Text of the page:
Sunday, 27 October 2019

Rangitoto Summit Track (Rangitoto Island Scenic Reserve)


A small volcanic island located off the coast of Auckland, the Rangitoto Summit track takes trampers to the summit of the area's most impressive volcano. Starting from the island's main jetty, the trail heads up the mountain through lava fields to excellent views of Auckland from the summit. Featuring historic WW2 military bunkers and a side trip to some lava caves, this is a great introduction to hiking in New Zealand


Distance: 7 km (return)
Gradient: A continual ascent and then descent, with a mix of gradual and moderately steep sections
Quality of Path: A well constructed and maintained walk track
Quality of Signage: Generally well signed and clear, with a good trailhead and directional information along the way
Experience Required: Some Bushwalking Experience Recommended
Time: 2 Hours
Steps: Many
Best Time to Visit: All Year
Entry Fee: No, however ferry fees apply
Getting There: The trail starts from the main ferry jetty on Rangitoto Island. Ferries depart from Auckland's wharf and can be booked from Fullers 360.



After the heat of Darwin and its stunning top end scenery, another work project saw me heading further east than my usual transcontinental journeys to Melbourne. Needed for an on the ground review in Hamilton, I flew to New Zealand for the first time ahead of the holiday Alissa and I had planned for the end of the year. With limited time in Auckland, I decided to keep in simple and tackle something nearby that I would require a car hire for, with the volcano of Rangitoto Island coming highly recommended. After recovering from the brutal five hour time zone change, I made my way to Rangitoto Island on the regular ferry service. Given the Rangitoto Summit Track is easily the most popular attraction on the island and the weather was clear and sunny, everyone was basically heading in the same direction meaning this was going to be a fairly packed walk.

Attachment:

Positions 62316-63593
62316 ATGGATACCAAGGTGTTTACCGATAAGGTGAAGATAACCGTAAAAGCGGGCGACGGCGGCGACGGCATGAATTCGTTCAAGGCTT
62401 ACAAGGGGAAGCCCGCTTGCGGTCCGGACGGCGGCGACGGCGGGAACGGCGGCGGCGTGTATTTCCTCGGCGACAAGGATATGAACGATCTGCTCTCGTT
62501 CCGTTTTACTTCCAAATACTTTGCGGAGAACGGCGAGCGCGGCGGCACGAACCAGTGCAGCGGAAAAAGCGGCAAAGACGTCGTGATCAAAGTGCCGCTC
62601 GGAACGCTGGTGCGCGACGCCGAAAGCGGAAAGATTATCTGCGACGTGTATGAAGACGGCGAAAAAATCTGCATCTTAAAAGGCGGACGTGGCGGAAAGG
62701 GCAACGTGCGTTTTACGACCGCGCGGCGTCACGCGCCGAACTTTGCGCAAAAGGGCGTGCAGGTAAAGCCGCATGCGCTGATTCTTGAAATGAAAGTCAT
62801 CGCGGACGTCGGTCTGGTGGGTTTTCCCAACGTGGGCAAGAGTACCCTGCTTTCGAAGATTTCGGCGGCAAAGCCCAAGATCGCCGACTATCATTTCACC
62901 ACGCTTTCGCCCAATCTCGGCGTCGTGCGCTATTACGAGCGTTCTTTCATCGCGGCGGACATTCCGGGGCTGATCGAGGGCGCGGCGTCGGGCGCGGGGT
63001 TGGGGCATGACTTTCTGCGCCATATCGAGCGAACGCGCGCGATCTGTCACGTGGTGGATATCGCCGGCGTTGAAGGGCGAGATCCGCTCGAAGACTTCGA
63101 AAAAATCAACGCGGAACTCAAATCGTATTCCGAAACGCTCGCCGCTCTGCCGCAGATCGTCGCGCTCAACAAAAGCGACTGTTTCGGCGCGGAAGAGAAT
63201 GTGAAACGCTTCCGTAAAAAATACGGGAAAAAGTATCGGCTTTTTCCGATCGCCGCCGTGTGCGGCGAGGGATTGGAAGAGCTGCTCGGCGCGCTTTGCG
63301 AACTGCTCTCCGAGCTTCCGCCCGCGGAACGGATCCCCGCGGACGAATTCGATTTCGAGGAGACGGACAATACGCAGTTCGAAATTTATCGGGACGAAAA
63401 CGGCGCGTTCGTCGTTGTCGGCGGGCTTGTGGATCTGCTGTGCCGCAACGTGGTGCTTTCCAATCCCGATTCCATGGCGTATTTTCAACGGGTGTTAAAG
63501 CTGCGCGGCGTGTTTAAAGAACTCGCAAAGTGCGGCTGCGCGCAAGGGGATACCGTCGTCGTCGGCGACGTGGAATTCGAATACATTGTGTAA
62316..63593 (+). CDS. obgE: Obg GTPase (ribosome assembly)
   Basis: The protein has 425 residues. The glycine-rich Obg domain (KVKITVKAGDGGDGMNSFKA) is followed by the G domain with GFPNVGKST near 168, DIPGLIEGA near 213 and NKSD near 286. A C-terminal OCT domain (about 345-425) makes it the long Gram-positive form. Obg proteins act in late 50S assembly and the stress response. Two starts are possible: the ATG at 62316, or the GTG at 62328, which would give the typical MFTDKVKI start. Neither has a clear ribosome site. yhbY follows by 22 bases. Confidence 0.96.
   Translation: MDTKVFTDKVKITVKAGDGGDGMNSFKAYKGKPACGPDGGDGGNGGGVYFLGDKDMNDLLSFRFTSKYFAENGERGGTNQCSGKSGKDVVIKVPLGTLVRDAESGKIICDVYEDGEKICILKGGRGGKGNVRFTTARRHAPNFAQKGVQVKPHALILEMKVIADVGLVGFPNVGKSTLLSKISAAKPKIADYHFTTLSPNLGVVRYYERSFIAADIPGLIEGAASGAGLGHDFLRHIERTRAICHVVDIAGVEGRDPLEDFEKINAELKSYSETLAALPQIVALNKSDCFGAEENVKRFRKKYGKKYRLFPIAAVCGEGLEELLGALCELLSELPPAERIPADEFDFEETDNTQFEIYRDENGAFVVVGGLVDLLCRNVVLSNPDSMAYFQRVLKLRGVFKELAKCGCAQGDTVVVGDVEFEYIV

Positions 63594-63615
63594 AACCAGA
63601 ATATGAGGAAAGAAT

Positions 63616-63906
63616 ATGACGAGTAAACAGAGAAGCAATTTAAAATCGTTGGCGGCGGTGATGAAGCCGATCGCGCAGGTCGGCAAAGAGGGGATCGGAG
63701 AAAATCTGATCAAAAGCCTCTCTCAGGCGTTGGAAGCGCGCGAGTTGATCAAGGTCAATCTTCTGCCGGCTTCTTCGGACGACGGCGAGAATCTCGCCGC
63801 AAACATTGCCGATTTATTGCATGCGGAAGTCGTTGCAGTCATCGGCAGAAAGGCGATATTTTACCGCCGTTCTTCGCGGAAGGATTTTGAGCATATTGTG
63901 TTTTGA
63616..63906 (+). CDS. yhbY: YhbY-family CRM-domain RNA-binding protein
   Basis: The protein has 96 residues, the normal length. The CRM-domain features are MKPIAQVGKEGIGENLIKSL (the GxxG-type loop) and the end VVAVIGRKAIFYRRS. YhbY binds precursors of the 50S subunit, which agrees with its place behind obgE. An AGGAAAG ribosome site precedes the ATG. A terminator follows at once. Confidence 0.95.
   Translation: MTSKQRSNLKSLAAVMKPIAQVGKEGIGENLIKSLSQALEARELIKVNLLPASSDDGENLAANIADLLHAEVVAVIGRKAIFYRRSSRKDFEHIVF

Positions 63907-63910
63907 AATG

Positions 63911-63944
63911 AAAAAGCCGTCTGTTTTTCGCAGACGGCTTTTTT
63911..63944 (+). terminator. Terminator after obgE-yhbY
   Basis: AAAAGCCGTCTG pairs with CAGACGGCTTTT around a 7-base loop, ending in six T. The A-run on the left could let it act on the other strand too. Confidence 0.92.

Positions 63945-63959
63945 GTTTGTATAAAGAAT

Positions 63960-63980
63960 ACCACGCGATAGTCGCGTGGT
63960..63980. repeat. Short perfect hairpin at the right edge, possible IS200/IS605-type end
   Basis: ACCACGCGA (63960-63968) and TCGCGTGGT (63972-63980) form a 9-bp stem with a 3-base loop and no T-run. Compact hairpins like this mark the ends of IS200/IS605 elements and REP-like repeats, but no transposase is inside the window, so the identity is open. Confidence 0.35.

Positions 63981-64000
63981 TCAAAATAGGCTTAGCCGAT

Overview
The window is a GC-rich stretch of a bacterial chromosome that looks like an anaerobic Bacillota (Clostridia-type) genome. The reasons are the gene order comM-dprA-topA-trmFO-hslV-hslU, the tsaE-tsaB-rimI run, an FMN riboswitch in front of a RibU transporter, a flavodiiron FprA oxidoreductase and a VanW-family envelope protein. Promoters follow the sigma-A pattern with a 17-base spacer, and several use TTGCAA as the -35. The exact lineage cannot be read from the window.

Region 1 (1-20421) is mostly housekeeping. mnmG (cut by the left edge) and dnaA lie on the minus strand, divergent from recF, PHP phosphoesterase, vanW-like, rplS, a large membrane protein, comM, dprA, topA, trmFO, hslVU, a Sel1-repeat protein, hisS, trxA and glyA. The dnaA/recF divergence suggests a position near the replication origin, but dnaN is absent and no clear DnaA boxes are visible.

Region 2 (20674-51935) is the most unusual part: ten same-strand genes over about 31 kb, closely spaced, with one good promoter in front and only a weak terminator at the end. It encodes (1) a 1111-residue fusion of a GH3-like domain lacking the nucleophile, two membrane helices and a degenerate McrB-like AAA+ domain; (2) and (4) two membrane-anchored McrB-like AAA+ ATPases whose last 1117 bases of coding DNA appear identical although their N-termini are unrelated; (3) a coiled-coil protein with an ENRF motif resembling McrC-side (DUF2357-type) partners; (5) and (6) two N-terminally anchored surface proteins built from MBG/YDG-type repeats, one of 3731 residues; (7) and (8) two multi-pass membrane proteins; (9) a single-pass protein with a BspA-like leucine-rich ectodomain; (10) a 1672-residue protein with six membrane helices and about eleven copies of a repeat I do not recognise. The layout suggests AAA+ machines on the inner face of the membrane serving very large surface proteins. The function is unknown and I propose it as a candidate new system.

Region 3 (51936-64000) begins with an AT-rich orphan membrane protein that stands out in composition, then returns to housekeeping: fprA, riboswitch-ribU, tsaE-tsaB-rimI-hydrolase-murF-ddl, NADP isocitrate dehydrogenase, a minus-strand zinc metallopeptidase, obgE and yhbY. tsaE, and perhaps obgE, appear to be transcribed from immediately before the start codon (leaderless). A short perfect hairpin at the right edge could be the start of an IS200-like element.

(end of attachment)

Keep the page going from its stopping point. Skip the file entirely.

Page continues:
Following the signage to the right of the jetty, the track initially follows broad vehicle tracks through the main visitor information area. Even at this early stage, I was realising just how cutting and hot the sun was going to be. The temperature forecast was 27°c and with the lack of cloud cover it felt even warmer. While I was not planning on heading up the mountain as fast as the guy running the picture above, I was nevertheless determined to travel as fast as I could to beat the tourist hordes.



Given the lack of cloud cover, the sections of the track that were more shaded were a welcome relief. While Rangitoto is a fairly young island - having emerged out of the ocean only 600 years ago - it has a mature vegetation system that is considered home to the largest Rangitipōhutukawa Forest in the world. An attractive tree with red flowers, it was sadly not in bloom at the time of my visit.